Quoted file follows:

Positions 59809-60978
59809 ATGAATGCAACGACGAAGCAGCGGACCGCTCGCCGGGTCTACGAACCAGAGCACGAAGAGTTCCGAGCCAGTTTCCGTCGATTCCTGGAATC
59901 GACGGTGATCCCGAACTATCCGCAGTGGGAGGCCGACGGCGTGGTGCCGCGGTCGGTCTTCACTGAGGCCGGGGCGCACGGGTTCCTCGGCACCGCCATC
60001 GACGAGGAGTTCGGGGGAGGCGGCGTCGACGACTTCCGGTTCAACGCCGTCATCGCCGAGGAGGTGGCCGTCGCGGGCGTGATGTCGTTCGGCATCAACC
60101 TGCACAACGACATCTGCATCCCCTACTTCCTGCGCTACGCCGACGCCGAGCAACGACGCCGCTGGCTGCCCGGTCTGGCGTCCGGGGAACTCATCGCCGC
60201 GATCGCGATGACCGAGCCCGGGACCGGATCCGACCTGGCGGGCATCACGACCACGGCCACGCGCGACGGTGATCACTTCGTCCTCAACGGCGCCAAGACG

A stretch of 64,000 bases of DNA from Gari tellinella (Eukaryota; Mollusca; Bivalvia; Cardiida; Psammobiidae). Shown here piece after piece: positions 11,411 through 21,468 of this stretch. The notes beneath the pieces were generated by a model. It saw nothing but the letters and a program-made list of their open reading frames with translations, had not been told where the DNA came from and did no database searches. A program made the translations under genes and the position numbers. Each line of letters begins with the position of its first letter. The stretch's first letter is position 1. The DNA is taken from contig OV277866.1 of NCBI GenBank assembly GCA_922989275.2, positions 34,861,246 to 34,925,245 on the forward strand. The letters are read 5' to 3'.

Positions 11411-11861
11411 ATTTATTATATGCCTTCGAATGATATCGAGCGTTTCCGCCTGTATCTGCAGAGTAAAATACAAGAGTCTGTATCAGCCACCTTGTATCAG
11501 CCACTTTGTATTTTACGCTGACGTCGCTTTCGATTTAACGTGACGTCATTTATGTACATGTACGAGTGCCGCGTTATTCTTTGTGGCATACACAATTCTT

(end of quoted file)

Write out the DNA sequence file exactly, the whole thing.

Positions 59809-60978
59809 ATGAATGCAACGACGAAGCAGCGGACCGCTCGCCGGGTCTACGAACCAGAGCACGAAGAGTTCCGAGCCAGTTTCCGTCGATTCCTGGAATC
59901 GACGGTGATCCCGAACTATCCGCAGTGGGAGGCCGACGGCGTGGTGCCGCGGTCGGTCTTCACTGAGGCCGGGGCGCACGGGTTCCTCGGCACCGCCATC
60001 GACGAGGAGTTCGGGGGAGGCGGCGTCGACGACTTCCGGTTCAACGCCGTCATCGCCGAGGAGGTGGCCGTCGCGGGCGTGATGTCGTTCGGCATCAACC
60101 TGCACAACGACATCTGCATCCCCTACTTCCTGCGCTACGCCGACGCCGAGCAACGACGCCGCTGGCTGCCCGGTCTGGCGTCCGGGGAACTCATCGCCGC
60201 GATCGCGATGACCGAGCCCGGGACCGGATCCGACCTGGCGGGCATCACGACCACGGCCACGCGCGACGGTGATCACTTCGTCCTCAACGGCGCCAAGACG

A stretch of 64,000 bases of DNA from Gari tellinella (Eukaryota; Mollusca; Bivalvia; Cardiida; Psammobiidae). Shown here piece after piece: positions 11,411 through 21,468 of this stretch. The notes beneath the pieces were generated by a model. It saw nothing but the letters and a program-made list of their open reading frames with translations, had not been told where the DNA came from and did no database searches. A program made the translations under genes and the position numbers. Each line of letters begins with the position of its first letter. The stretch's first letter is position 1. The DNA is taken from contig OV277866.1 of NCBI GenBank assembly GCA_922989275.2, positions 34,861,246 to 34,925,245 on the forward strand. The letters are read 5' to 3'.

Positions 11411-11861
11411 ATTTATTATATGCCTTCGAATGATATCGAGCGTTTCCGCCTGTATCTGCAGAGTAAAATACAAGAGTCTGTATCAGCCACCTTGTATCAG
11501 CCACTTTGTATTTTACGCTGACGTCGCTTTCGATTTAACGTGACGTCATTTATGTACATGTACGAGTGCCGCGTTATTCTTTGTGGCATACACAATTCTT